In these difficult economic times, the people that manage to thrive are people with expert knowledge in a specific area. How does one become an expert? Generally by learning from the experts in the field, either by working with them, reading their writings or listening to lectures. I believe it is essential for every young scholar to appreciate intellectual mastery as a worthy end, and that means respecting their teacher as the expert in their subject. A student that is never humble before someone of greater knowledge really doesn't have much of a chance of acquiring subject mastery. I believe very deeply as an orthodox Jew that one must revere the scholar and that the highest form of learning is 'lishma' which loosely translates to 'for its own sake.' The love for the scholar and the love of learning much go hand in hand.

Maybe I was the weird one, but in High School I had no respect for teachers that did not know their subject. Typically these teachers would show a lot of videos instead of teaching anything themselves. On top of that they never assigned any meaningful work. From my experience, the best teachers were the most knowledgeable and gave students assignments that required thinking and creativity. As a student I needed both things to do well. In college and graduate school I had some professors that were more facilitators of learning, rather than scholars. I didn't feel like I learned as much than I would have if they were teaching me from a position of expertise. Sometimes I would actually feel cheated if the professor was not teaching in a subject matter in which they were an expert. In contrast, I remember being absolutely enthralled by a lecture at the University of Minnesota by a special man who was a scholar in death and dying issues. I could have tried to grasp death and dying in a constructivist type project, but I felt that having a sage on the stage was far better. His lecture left me with a strong desire to learn more about the subject.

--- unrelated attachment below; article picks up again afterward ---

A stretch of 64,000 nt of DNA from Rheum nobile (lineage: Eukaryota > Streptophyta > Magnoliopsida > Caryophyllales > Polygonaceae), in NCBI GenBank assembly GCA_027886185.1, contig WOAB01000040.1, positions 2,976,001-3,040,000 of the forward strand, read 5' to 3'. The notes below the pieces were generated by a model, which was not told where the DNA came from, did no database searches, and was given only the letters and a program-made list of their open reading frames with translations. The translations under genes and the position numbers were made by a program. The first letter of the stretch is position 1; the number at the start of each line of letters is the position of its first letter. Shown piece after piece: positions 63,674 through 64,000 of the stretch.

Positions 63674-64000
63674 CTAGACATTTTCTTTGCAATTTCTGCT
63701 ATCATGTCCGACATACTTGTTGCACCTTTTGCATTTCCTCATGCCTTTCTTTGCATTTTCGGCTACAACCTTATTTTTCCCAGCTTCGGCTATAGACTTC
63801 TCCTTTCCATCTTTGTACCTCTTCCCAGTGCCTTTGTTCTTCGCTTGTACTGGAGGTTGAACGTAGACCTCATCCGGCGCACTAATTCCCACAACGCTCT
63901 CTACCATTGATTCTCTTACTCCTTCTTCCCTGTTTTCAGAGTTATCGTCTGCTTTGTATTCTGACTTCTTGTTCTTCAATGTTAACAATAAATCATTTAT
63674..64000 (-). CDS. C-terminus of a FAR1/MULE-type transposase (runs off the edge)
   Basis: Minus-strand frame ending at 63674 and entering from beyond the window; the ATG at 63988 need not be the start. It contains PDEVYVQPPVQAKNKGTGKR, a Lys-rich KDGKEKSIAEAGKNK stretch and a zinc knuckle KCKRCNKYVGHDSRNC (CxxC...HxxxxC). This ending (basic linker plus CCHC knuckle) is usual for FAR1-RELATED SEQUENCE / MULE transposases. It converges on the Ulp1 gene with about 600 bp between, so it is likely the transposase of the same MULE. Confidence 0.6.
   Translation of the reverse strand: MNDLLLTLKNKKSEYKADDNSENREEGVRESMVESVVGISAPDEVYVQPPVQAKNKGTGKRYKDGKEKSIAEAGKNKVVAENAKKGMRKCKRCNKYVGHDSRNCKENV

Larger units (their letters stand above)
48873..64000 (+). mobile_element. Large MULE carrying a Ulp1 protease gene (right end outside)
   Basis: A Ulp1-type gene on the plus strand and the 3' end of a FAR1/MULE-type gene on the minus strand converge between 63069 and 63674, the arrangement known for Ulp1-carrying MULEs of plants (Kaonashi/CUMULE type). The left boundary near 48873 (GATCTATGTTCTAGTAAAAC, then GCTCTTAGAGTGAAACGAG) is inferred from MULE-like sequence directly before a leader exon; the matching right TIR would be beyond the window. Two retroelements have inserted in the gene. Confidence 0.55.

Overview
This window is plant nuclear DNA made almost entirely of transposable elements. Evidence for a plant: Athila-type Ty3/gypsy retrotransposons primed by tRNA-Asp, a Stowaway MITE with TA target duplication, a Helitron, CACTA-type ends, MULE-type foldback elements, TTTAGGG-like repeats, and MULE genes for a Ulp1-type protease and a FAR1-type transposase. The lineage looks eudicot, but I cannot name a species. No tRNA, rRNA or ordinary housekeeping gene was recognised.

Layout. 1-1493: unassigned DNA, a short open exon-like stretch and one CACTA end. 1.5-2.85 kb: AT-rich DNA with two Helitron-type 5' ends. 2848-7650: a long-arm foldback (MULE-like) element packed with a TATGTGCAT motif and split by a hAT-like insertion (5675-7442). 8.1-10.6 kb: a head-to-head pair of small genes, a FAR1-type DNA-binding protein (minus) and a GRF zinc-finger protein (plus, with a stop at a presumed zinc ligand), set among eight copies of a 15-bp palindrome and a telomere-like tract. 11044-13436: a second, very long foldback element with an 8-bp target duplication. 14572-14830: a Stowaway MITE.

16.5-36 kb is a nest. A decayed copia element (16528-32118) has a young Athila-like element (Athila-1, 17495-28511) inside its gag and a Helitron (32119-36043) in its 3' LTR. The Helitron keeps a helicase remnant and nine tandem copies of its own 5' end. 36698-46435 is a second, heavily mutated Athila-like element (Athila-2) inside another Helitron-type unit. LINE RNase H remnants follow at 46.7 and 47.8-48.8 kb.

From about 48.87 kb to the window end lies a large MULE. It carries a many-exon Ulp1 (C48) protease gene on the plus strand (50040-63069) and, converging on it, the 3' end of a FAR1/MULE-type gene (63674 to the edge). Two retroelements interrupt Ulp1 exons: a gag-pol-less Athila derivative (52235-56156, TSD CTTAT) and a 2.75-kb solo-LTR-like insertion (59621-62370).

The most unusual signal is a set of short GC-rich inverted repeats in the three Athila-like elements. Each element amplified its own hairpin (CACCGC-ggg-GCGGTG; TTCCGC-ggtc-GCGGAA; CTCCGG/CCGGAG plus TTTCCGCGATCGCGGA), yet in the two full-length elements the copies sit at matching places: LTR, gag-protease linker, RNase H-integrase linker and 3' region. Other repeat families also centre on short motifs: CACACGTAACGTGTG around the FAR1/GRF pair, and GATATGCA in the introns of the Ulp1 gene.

I'm not an advocate of lecture-only classes. Students need to work with the material in a meaningful way. Sometimes this means reading in depth in isolation, but it could also mean working with partners or groups or listening to a teacher and asking questions. Time on task has long been the biggest factor in student learning. So, yes I believe teachers need to adjust to today's students, who are more difficult to engage in truly academic, rigorous work, but that does not mean teachers should back off completely from their role as an authority on the subject they teach. Furthermore, I believe the highest outcome for our students is for them to become real scholars, those that love to learn. That means they need role-models that are experts and scholars.

Wednesday, June 22, 2011

Librarians, Media Specialists and New Tech

Today I confirmed what I long suspected...I am the only Library/Media Specialist at the New Tech Network training in 2011. This is very worrisome to me. Most of all, I am concerned about what this says about the library profession.